So Help Me God

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My Rating: 3/5 Stars

So Help Me God, this was a funny novel. Not the kind of funny where I was clutching my side while rolling on the sidewalk, threatening to breach the threshold of oncoming traffic, and end up as a hood ornament or flattened to the road to the point where I needed to be peeled off the pavement with a shovel. But it was certainly funny in an amusing, quirky sort of way where the characters often surprised me with either their next line of dialogue or the situations that they managed to find themselves in the middle of, often with very little effort on their part.

Davis “Don’t you dare call me, David” Way has a heart of gold, a friend named Fantasy, a lover named Bradley, a job as a body double, and sometimes lends her hand as casino muscle in the middle of Biloxi, MS. That’s Mississippi, y’all, home of the third largest concentration of casinos in the lower forty-eight, and previous stomping grounds of Hurricane Katrina, which left her thumbprint and watermark long after she blew out of town. Just as Davis does when the story takes her to Beehive, AL, and she finds herself in the middle of a holier-than-thou slot tournament scandal that threatens to take every dime from the blue-haired and blue-eyed church going folk. Sure, the job may not be for everyone, but Davis Way is about to have her day.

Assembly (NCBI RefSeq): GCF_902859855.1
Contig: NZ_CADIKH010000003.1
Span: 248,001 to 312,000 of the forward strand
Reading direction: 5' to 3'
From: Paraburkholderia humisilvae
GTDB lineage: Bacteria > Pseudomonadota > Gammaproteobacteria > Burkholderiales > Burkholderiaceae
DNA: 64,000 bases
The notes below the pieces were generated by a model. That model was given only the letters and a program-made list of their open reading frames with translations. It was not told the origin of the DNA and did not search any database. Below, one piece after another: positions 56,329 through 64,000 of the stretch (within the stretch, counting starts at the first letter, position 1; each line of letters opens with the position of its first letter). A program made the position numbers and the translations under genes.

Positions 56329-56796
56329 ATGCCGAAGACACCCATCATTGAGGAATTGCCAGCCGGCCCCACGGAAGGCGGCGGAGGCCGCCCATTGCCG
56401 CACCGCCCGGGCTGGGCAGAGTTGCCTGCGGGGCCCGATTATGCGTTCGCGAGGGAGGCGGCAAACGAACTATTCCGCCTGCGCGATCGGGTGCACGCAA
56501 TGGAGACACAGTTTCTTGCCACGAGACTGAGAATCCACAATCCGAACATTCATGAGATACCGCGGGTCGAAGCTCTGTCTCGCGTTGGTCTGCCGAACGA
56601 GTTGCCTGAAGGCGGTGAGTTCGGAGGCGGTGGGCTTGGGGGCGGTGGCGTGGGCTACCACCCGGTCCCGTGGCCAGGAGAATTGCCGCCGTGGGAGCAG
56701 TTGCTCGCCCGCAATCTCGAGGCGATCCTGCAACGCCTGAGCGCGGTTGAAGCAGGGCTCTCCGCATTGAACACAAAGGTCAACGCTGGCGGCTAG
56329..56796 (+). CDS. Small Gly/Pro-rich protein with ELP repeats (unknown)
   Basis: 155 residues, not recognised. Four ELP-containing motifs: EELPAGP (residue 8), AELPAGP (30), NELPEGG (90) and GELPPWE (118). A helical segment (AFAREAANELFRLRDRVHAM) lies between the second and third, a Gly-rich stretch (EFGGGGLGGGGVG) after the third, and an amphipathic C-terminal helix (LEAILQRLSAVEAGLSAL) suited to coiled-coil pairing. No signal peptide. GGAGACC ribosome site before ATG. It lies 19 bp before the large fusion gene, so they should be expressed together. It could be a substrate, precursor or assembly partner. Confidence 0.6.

The long list of misfits and miscreants include ex-ex-husbands (it’s a long story and don’t get her started), an elderly woman that can’t shoot for shit (popping a cap in the ceiling and another one in her own foot), and more than a few scam artists. If you’d like to end up on your own two feet (as opposed to having your feet up on a hospital bed), you’d better watch out for the banana pudding when you’re around this crew. You might want to take your job a bit more seriously, and you’d better walk around with a smile in this town, or you just might find yourself outside the glass doors looking in.

In the interest of full disclosure, I should probably mention I sent a manuscript to Henery Press approximately two weeks ago. Which means in four more weeks, I’ll receive a polite but firm rejection via email, and in four weeks and a day, Henery Press will have forgotten who the hell I am. Just so you know.

I received this book for free through NetGalley.

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